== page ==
UNITED STATES of America, Plaintiff–Appellee, v. Mala Travon SHORTY, Defendant–Appellant.
Mala Travon Shorty appeals his convictions for aiding and abetting the making of a false statement in connection with the acquisition of a firearm, 18 U.S.C. §§ 922(a)(6) & 924(a)(2), aiding and abetting the making of a false statement concerning information that must be kept by a firearms dealer, 18 U.S.C. § 924(a)(1)(A), and being a felon in possession of a firearm, 18 U.S.C. § 922(g)(1). He raises two issues on appeal. First, he contends that the district court failed to conduct an adequate colloquy before accepting his jury-trial waiver. Second, he contends that there was insufficient evidence to support his convictions on the four aiding and abetting counts. We agree with his first claim, but not his second. We reverse and remand on all counts.
Shorty was arrested in 2010 after federal agents discovered twelve firearms, ammunition, and a gun safe at his home in Flagstaff, Arizona. He was charged with seven felonies and pleaded not guilty to all seven, but waived his right to a jury trial, electing to be tried by the court instead. Before accepting the waiver, the district judge questioned Shorty directly:
Court: You're Mala Travon Shorty?
Defendant: Mala, your Honor.
Court: Mala, thank you. Sorry. Your lawyer, you've just heard the discussion; is that correct?
Defendant: Yes, ma‘am.
Court: And I don't know very much about you, Mr. Shorty, but what's your level of education?
Defendant: Graduated high school. But I do have a low I.Q.
Counsel: Judge, he is learning disabled.
Court: Okay. Have you been able to understand all of the proceedings?
Defendant: Yes, I understand everything that's going on.
Court: You heard your lawyer say that you are—tell me that you are wanting and willing to waive your right to a jury trial. Is that correct?
Court: Alright. You understand that this is a—that you are charged with a number of felony offenses. It's a false statement in connection with acquisition of a firearm in Counts 1 through 4; false statement concerning information that must be kept by firearms dealer, Counts 2 and 5; and then felon in possession of a firearm and/or ammunition as charged in counts 3, 6, and 7. And then there's a forfeiture allegation. All of these entitle you to a jury trial. Do you understand that?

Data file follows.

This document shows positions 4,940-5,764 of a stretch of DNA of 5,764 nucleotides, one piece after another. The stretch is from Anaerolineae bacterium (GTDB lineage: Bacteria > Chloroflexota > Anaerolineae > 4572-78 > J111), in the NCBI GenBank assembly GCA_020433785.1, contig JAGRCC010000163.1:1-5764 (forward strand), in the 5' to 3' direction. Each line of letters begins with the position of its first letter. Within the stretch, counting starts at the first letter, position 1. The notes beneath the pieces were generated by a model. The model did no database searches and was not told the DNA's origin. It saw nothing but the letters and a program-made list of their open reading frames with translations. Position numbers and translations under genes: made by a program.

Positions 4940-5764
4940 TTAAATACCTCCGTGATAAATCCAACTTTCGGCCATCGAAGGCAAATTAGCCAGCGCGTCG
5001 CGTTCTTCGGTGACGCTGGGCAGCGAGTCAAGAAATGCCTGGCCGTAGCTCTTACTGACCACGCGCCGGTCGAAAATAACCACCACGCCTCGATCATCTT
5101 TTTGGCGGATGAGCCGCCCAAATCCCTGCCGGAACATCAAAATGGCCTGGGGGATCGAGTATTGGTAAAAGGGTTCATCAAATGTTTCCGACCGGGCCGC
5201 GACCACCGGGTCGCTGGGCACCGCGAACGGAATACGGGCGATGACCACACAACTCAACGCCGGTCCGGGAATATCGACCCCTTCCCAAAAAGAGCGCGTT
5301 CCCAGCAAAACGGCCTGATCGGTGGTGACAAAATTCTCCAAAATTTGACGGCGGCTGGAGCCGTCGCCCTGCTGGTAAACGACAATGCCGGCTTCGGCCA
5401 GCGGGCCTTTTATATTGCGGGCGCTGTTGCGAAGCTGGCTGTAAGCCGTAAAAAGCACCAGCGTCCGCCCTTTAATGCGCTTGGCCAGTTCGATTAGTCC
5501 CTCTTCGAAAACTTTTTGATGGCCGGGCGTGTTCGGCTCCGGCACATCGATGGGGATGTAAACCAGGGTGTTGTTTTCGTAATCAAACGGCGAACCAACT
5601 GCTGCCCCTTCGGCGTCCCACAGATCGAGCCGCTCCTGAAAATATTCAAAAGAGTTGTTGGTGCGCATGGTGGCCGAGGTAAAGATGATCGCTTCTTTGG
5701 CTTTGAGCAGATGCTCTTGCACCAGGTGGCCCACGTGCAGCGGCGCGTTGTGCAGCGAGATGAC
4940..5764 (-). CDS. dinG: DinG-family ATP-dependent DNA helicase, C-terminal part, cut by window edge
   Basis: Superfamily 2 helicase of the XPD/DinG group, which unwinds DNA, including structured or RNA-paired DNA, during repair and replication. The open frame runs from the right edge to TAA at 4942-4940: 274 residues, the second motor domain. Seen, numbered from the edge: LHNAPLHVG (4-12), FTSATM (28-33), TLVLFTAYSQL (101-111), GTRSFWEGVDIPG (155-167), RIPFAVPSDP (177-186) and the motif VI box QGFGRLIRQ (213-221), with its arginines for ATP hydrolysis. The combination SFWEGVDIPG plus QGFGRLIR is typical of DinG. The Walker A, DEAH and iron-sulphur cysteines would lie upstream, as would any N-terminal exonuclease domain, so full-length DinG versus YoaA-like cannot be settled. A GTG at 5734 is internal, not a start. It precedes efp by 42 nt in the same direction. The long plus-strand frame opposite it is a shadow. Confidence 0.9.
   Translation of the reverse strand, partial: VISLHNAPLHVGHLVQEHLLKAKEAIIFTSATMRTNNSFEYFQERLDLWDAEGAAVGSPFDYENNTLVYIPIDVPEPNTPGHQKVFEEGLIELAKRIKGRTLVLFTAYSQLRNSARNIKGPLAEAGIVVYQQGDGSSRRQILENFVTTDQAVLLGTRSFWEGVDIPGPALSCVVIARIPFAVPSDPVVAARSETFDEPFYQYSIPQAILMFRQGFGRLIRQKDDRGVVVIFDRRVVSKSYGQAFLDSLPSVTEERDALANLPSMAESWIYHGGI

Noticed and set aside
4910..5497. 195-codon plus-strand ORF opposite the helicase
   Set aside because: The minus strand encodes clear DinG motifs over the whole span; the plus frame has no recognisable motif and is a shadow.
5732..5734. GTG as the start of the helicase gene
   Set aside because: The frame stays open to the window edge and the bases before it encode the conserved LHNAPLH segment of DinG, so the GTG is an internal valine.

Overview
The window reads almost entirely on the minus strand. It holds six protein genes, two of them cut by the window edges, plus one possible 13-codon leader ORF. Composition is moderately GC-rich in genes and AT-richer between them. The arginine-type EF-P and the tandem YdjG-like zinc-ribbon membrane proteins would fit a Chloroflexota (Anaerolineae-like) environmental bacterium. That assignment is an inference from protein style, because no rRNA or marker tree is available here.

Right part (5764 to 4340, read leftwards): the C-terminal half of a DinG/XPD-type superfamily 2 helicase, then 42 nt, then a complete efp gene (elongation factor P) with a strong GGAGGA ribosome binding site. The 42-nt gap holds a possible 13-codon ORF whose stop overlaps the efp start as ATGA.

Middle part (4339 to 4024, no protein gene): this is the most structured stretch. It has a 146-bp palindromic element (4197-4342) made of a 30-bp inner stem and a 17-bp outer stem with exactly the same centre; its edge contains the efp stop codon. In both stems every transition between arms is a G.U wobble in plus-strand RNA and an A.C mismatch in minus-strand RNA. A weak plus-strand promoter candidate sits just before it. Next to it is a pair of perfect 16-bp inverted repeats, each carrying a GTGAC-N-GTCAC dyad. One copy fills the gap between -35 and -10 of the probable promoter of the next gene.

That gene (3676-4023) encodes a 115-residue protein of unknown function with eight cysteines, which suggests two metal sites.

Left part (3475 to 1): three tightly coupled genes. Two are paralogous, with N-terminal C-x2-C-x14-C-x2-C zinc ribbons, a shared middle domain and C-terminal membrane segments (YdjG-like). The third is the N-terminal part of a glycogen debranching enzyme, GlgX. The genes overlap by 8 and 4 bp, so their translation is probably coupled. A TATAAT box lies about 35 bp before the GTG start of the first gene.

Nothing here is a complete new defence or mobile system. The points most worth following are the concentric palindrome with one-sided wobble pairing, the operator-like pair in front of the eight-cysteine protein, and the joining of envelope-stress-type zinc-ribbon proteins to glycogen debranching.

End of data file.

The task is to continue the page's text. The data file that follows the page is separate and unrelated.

Court: Alright. 12 people would sit, listen to the evidence, and then apply the facts to the law, all of the testimony and all of the evidence that's submitted, and then make a determination as to whether or not you're guilty of these offenses. Do you understand that?
Defendant: Yes, ma‘am.
Court: Alright. And so you're telling me that you would rather not have the jury trial, you're willing to waive your right to that trial; is that correct?
Court: And you are—according to your lawyer, you would like to have a trial to the Court, which is to me. Do you understand that?
Court: And that's how you would like to proceed?
The bench trial took place four months later. The following facts were established at trial:
In October 2008, Shorty contacted his ex-girlfriend, Millie Smallcanyon, and asked her to purchase a gun for him. He could not buy the gun himself, he explained, because of his “past with a record.”1 Smallcanyon agreed to help, and accompanied Shorty to Ruff's Sporting Goods, a gun store in Flagstaff, Arizona. She entered the store alone, holding a slip of paper with the name of the gun Shorty had requested and the money that he had given her to pay for it. When she purchased the gun—a Smith & Wesson .38 revolver costing $748.26—she filled out a Form 4473, a form that federal law requires in order to purchase a firearm from a federally licensed dealer and which a dealer must keep in his records. The form required Smallcanyon to state whether she was the “actual buyer” of the gun and notified her: “You are not the actual buyer if you are acquiring the firearms on behalf of another person. If you are not the actual buyer, the dealer cannot transfer the firearms to you.” Smallcanyon attested that she was the “actual buyer,” knowing that this was false and that Shorty was the actual buyer. She paid for the gun, left the store, and gave the gun to Shorty.
In July 2009, Shorty again asked Smallcanyon to purchase firearms for him. This time, he accompanied her to “Shooter's World” in Phoenix, Arizona. Smallcanyon testified that at Shooter's World,
[Shorty] was letting me know what, you know, what he wanted and, you know, asking—having me ask the questions. And he was doing most of the shopping ․ and through me, he let [me] know what it was that he wanted to purchase, along with, like, the little, you know, like the stuff that come[s] along with guns.
Smallcanyon purchased nine firearms and various accessories for $7,243.99, again filling out a Form 4473 and claiming to be the “actual buyer.” She paid with money that Shorty had given her, left the store, and handed the guns and accessories to Shorty. Smallcanyon's large purchase at Shooter's World was referred to the Bureau of Alcohol, Tobacco, Firearms and Explosives (ATF) as a “suspicious transaction.” An ATF agent contacted Smallcanyon, who admitted that she had purchased the guns for Shorty. ATF agents subsequently executed a search warrant for Shorty's house and discovered twelve firearms, including those that Smallcanyon had purchased at Ruff's Sporting Goods and Shooter's World.